LABOUR are warning West Dunbartonshire Council is preparing to make millions in cuts over the next three years under the SNP.

Council bosses are expected to reveal their proposals for cuts – dubbed “management adjustments” – on Thursday with the SNP revealing a draft budget on December 20 ahead of public consultation.

Former council leader and now opposition leader Councillor Martin Rooney said he had been briefed on the proposals and alleged they would total £14.5 million between 2018 and 2021. That includes a list of £1.2m worth of cuts “delayed” from being presented to the public.

Council leader Jonathan McColl did not provide a list of possible cuts, but said Labour were misleading voters and Scotland needed independence to fix its finances.

Cllr Rooney said: “The SNP councillors have hammered the final nail in the coffin on their election promise to be an open and transparent administration.

“The decision to delay the announcement of over a million pounds worth of cuts looks like a deliberate move to give opposition parties and members of the public less time to scrutinise the proposals and campaign to protect their local services.

“Many local services will hit breaking point or cease to operate altogether if the SNP administration goes ahead with plans to slash a further £13.3 million over the next three years.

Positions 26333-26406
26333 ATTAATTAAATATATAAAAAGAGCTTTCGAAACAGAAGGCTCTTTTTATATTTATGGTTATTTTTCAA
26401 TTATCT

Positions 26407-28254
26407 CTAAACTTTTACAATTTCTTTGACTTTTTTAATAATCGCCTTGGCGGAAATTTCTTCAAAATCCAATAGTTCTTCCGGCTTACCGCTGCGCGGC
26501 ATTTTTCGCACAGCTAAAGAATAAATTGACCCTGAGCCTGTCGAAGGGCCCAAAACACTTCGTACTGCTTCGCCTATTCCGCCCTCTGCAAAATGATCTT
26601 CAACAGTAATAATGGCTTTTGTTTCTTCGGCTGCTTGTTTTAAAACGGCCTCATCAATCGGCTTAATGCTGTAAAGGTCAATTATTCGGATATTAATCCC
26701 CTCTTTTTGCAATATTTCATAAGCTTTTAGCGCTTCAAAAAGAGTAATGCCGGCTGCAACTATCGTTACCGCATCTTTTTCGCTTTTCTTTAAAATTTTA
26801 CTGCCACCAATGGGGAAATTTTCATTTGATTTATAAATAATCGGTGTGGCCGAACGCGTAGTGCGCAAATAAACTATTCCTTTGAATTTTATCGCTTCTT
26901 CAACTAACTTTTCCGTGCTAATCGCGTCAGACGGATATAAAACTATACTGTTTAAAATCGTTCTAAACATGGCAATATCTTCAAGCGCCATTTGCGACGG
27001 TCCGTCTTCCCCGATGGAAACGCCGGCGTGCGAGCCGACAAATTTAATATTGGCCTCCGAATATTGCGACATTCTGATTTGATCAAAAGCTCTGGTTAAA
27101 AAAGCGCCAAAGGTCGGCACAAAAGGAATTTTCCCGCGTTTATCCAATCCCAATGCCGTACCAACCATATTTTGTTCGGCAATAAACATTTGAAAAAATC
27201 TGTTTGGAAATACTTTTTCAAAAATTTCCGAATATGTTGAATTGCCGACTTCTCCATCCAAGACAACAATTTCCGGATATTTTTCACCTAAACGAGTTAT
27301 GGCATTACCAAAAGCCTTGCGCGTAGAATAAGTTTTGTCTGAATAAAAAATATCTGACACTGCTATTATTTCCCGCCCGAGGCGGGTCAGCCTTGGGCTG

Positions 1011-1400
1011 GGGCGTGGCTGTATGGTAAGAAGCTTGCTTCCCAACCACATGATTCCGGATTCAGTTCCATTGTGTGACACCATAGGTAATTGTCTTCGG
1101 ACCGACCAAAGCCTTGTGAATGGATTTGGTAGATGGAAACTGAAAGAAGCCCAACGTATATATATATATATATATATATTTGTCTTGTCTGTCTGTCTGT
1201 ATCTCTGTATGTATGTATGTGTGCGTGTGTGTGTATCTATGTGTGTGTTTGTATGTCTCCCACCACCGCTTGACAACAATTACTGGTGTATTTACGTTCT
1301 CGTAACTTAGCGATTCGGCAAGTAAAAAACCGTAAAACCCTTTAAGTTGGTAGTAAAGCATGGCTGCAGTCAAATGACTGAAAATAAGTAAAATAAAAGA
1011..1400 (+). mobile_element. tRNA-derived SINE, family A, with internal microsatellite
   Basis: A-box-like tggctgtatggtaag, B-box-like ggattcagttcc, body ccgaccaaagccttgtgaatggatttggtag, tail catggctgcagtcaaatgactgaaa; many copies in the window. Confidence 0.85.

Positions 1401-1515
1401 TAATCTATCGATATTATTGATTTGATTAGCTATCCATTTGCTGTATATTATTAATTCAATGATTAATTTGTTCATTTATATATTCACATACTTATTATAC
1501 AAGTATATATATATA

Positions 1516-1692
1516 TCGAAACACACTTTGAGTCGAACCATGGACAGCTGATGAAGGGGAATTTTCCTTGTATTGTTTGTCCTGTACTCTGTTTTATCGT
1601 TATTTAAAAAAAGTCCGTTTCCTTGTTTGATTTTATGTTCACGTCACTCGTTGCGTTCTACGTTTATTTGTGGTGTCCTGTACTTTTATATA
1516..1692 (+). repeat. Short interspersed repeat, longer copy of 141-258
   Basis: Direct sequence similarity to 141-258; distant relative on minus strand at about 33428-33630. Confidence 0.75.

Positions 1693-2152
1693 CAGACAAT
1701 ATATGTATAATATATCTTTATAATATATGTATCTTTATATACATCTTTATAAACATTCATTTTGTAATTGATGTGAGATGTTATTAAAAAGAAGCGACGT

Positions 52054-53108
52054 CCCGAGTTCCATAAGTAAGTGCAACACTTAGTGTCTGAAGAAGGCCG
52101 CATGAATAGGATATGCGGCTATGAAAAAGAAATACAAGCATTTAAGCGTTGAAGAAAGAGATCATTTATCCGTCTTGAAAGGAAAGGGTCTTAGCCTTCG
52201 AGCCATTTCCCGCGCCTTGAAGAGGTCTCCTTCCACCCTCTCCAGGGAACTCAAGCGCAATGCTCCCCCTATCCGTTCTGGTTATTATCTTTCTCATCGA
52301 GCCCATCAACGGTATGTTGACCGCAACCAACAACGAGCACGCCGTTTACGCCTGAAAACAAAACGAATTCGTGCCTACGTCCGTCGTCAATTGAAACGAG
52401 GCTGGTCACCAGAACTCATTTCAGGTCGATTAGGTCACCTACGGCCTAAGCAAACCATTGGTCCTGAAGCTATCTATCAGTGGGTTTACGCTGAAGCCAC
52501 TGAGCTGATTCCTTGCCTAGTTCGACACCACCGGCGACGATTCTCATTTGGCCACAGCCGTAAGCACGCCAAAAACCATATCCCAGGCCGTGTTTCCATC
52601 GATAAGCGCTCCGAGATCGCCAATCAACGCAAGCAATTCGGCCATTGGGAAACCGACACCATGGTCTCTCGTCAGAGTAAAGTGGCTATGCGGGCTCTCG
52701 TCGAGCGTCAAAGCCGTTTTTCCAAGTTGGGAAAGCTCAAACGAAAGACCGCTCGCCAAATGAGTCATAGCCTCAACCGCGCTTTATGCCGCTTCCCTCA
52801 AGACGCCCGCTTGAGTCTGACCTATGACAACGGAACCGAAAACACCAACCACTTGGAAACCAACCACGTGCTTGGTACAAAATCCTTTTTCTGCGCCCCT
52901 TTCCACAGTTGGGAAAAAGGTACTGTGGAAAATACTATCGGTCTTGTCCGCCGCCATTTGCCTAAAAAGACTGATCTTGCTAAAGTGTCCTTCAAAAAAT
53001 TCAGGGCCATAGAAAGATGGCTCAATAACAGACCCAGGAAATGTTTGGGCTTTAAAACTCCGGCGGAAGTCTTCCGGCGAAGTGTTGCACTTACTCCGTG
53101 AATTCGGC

“The impact will be felt in every aspect of local people’s day-to-day lives, from how we care for our older people to our children’s schools and the cleanliness of our streets and parks.”

MSP Jackie Baillie urged the council to “stand up to their SNP bosses”.

But Cllr McColl told the Post: “We’ve been open about the scale of the projected budget gap since before the election and with Labour telling this newspaper only a few weeks ago that we were in the best position ever, I hope now people will see Labour are the ones misleading the public.

“I’ve had many discussions with the finance secretary, Derek MacKay MSP, since the election and I’m confident that he will get the best possible settlement for councils; as a former council leader himself he has a first hand understanding of the importance of local services.

“But the UK chancellor’s autumn statement cut £200m from the Scottish budget so Derek has a lot less money to allocate across the board.” Until we are independent and in control of, not a handful of powers but, all of our finances, we’re at the mercy of Ms Baillie’s Tory pals.

“On Friday the list of officers’ savings options will be published and in two weeks, at the December council meeting, we will release a draft budget for full public consultation.

“The public will have both the full savings options list and the draft SNP budget showing which of those options we are considering taking to close the budget gap. We want the public to tell us what they would change in our draft budget so we can deliver what our constituents want when we set the final budget in February.”